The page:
The ASB team, led by chief economist Nick Tuffley, say QE, and "a flood of deposits", have helped to lower retail interest rates more than wholesale interest rates.
According to Bloomberg data, two-year mortgage rates have fallen by 70 basis points since QE was announced, with wholesale rates falling by just over 40 basis points.
The Government's LSAP QE programme, at $60 billion, "has been sufficiently large and credible so as to keep interest rates low across the yield curve", ASB said.
According to the bank, "further falls in retail interest rates are possible".
"RBNZ QE is still in its infancy, and further increase in liquidity generated by RBNZ QE may act to lower retail deposit interest rates," the economists said. "Mortgage interest could well follow. We acknowledge the prospect of lower retail interest rates won’t be greeted with much enthusiasm by savers, but it could prove to be a saving grace for borrowers."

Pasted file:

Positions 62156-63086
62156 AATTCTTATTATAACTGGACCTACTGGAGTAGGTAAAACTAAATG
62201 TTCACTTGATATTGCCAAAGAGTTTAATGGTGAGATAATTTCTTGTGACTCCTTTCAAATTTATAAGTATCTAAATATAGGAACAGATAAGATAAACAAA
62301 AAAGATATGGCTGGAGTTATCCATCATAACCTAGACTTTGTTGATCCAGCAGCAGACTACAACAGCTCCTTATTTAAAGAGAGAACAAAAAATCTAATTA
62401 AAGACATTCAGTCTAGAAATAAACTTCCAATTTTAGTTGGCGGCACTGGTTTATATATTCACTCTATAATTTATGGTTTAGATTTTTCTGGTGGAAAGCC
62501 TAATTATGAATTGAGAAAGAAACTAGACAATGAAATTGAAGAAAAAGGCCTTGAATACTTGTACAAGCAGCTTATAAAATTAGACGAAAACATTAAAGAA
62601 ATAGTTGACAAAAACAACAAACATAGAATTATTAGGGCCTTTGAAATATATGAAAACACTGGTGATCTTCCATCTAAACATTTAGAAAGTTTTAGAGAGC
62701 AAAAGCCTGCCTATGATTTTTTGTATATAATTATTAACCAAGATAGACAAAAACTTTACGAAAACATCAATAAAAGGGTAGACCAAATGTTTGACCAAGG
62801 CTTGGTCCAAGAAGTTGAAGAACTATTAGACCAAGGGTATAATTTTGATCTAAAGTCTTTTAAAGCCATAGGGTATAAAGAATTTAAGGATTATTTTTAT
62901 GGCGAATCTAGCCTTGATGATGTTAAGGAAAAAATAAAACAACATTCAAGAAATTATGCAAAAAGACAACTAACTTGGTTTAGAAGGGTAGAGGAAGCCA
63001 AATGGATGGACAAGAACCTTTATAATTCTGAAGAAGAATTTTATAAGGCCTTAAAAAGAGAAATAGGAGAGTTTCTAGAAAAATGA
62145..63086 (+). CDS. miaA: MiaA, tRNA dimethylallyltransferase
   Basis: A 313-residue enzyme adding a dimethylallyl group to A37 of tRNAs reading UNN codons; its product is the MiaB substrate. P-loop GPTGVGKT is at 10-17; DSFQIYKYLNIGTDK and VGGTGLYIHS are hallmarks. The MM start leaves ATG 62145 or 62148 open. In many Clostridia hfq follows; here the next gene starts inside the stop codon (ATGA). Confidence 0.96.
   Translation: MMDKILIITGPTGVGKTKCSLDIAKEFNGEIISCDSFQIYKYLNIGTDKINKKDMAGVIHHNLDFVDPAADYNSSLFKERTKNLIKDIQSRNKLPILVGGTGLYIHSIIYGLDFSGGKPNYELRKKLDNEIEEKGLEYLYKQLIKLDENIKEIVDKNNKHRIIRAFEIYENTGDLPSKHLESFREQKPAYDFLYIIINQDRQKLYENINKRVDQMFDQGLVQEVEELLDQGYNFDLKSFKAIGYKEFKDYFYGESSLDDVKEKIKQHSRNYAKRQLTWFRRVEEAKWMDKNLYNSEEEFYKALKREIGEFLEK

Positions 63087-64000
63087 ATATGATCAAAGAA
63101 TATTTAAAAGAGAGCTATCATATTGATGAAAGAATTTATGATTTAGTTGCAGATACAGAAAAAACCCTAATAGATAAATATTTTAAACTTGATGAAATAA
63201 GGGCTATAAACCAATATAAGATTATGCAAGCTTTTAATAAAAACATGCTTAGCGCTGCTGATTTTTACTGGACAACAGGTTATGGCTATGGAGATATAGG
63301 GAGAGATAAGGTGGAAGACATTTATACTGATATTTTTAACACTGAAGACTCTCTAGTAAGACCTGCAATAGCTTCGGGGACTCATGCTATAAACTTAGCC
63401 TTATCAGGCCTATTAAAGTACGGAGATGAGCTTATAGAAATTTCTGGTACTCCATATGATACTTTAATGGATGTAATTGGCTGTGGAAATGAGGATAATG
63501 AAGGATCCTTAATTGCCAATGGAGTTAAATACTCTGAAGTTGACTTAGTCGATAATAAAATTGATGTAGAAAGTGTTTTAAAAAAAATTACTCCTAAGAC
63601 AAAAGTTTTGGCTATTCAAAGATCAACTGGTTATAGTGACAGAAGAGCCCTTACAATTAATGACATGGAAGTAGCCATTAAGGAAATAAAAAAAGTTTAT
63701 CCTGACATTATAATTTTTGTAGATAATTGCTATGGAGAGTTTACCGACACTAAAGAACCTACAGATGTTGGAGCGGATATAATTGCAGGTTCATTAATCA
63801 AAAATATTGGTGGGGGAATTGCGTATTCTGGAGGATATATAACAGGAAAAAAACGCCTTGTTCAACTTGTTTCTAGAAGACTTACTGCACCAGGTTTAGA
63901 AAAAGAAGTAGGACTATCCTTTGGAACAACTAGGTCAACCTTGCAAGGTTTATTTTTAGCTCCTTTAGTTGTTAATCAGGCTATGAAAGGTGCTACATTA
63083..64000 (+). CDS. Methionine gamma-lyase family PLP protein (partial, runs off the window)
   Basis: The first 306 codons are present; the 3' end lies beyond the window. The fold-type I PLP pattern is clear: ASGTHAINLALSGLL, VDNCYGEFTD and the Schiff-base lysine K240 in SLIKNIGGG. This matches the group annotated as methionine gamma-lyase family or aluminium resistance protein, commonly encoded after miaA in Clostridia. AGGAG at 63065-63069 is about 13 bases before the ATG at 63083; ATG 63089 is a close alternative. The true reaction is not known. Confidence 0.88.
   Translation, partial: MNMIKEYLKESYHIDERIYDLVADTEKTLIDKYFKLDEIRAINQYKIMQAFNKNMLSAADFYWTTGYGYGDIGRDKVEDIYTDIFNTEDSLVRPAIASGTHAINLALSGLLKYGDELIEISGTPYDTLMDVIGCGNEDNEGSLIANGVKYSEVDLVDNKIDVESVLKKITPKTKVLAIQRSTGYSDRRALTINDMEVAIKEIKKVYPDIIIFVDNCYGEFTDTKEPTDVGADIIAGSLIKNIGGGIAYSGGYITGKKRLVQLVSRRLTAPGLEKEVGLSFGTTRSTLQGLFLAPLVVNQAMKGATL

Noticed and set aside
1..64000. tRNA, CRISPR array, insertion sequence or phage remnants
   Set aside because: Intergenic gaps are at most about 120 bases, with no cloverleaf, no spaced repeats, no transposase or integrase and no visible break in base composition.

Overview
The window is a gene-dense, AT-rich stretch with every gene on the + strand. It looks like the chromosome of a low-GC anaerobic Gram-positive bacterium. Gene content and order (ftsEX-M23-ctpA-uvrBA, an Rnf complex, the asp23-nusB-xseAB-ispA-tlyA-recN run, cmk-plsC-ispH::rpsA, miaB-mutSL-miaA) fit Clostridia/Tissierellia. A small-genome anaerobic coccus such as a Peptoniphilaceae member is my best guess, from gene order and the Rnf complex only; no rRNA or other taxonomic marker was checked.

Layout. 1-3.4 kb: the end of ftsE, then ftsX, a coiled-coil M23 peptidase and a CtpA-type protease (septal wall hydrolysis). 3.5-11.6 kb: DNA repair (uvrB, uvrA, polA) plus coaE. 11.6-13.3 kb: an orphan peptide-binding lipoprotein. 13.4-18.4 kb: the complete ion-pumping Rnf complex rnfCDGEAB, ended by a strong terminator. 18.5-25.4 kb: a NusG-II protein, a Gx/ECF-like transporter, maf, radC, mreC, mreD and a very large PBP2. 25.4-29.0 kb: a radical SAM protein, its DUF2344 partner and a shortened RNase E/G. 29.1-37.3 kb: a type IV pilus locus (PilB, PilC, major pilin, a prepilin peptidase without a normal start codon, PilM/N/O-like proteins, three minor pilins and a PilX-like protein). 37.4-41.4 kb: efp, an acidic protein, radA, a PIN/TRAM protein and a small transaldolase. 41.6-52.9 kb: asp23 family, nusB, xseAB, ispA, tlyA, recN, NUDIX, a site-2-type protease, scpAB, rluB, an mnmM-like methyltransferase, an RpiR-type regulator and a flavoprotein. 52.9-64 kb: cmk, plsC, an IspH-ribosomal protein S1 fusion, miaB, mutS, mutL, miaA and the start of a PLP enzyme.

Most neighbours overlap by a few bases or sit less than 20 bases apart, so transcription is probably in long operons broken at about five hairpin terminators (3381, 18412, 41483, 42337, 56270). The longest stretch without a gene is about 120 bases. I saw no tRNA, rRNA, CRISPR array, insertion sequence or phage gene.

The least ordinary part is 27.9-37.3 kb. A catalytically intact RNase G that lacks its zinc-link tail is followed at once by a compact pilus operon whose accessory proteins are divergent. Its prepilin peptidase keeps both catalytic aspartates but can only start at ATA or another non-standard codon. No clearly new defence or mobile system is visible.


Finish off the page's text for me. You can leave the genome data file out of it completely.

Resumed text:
QE could push rates down even if the central bank opts to keep the official cash rate at its current level. Yet the behaviour of deposit holders could counterbalance the downward trajectory.
"Much will depend on how flush the system is for funding," the ASB economists said. "The flood of deposit funding could slow to a trickle if households and corporates run down their deposit balances. Borrowing could also pick up. This could act to slow the decline in retail interest rates."